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Open Science (OS) is a general term applied to the ways in which science is practiced and disseminated. How can CIVIS take OS from vision to practice with a common approach and support for the implementation of this new paradigm in research? In Module 5 of the RIS4CIVIS project, we aim to raise the awareness across the CIVIS academic community about the latest developments in OS and to promote collaborations that incorporate OS practices.

Our objectives for Open Science

The OS landscape is vast and the action plan for Module 5 is accordingly ambitious. Our plans range from providing reliable information about OS to supporting wider cultural transformations in the way research results are produced, disseminated, communicated, and evaluated. In RIS4CIVIS we will undertake four concrete case studies:

  1. Common CIVIS Open Science knowledge base
  2. CIVIS training programmes on Open Science
  3. CIVIS Open Science Award
  4. Pilot case study on research assessment

Each of the selected case studies will offer benefits for the CIVIS research and academic community. For example, the first two case studies will soon provide a common entry point for discovering trusted OS resources and an accessible list of OS training programmes - both within CIVIS and proposed by other institutions and organisations. Over time, both resources are expected to grow and develop.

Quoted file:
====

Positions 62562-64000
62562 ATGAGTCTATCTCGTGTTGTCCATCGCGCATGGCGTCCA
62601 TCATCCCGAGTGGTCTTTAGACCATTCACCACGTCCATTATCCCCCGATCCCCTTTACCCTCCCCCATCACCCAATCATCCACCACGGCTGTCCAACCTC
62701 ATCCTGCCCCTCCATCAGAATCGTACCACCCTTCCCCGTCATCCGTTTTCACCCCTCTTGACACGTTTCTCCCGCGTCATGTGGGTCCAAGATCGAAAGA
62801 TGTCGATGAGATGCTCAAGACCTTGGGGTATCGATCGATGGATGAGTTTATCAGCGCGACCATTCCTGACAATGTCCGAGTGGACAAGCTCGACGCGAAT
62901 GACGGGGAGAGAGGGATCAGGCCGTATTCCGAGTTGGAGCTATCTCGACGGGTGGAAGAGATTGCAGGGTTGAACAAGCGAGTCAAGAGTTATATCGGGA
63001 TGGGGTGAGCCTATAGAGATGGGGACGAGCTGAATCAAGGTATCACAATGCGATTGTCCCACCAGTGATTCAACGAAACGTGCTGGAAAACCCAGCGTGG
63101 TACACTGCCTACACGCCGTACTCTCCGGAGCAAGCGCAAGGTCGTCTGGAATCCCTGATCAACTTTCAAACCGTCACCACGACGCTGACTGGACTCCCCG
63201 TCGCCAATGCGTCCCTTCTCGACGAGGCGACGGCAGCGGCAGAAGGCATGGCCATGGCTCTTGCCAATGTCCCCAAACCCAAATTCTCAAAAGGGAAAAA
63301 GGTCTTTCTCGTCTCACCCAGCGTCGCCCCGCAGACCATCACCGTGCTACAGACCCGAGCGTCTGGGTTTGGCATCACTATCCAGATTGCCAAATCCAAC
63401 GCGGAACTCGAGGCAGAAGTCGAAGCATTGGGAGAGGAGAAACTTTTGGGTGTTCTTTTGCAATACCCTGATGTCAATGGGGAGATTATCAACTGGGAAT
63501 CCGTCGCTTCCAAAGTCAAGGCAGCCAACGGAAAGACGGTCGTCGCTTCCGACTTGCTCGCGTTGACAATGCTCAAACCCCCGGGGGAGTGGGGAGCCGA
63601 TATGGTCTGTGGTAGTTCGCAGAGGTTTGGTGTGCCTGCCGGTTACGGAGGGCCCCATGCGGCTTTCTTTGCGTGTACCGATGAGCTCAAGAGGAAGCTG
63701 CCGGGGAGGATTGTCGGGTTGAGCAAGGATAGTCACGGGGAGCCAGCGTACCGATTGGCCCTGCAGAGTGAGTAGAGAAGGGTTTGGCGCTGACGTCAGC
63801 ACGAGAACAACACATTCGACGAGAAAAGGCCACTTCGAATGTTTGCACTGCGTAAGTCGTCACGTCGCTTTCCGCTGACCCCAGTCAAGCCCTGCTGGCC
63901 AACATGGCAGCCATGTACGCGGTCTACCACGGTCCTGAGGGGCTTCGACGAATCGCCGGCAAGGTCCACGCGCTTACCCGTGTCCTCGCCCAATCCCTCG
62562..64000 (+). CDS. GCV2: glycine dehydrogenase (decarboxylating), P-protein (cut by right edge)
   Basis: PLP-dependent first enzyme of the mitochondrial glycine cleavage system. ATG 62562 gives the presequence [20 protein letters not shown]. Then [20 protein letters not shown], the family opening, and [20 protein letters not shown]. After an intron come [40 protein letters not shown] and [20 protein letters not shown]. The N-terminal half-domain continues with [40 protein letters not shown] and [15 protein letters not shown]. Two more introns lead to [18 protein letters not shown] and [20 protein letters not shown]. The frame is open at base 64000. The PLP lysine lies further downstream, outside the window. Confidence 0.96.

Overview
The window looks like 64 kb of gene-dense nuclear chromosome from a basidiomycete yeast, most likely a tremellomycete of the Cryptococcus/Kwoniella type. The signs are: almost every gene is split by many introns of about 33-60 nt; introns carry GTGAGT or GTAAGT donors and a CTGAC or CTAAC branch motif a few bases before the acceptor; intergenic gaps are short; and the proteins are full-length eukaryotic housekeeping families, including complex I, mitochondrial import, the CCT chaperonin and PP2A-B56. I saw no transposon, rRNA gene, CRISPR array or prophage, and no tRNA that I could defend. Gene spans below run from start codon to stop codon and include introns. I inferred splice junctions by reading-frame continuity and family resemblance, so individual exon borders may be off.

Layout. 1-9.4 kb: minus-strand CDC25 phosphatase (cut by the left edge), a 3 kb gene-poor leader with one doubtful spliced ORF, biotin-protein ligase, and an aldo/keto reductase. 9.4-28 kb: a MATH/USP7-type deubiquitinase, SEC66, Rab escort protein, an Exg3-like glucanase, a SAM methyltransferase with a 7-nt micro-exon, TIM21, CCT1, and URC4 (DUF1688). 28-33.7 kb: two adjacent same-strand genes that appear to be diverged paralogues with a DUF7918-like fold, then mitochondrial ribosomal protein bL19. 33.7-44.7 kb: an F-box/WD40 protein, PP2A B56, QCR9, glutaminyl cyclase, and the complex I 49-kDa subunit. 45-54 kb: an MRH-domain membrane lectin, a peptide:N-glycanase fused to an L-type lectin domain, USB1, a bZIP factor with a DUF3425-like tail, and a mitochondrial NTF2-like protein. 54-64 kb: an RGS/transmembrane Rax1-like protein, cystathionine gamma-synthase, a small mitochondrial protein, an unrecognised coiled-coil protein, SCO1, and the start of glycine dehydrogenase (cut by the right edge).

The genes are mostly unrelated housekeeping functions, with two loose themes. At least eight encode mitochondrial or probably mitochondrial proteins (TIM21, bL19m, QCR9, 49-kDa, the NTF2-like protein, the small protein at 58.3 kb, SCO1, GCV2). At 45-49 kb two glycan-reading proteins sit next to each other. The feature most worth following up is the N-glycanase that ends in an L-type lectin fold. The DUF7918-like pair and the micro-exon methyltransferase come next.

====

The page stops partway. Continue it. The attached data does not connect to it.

Case studies 3 and 4 are important for the development of Open Science on the long term. The CIVIS Open Science Award will promote and celebrate good OS practices and highlight the successful implementation of OS in research projects. The pilot case study on research assessment is a joint activity with RIS4CIVIS Modules 4 (Human Capital) and 6 (Citizen Science). This pilot is part of a much broader, international discussion about the reform of research assessment. We aim to contribute to ongoing debates on this topic with new criteria that take into account OS practices and results. In order to test and evaluate these criteria, a collaborative work with Module 4 (e.g., on the HRS4R award) and Module 6 (on similar approaches regarding Citizen Science) is needed.

In summary, the current work developed in Module 5 covers several aspects of OS. We aim to create a new framework for collaborative work on OS within CIVIS, and to contribute to broader discussions on the transformation of research practices and outcomes.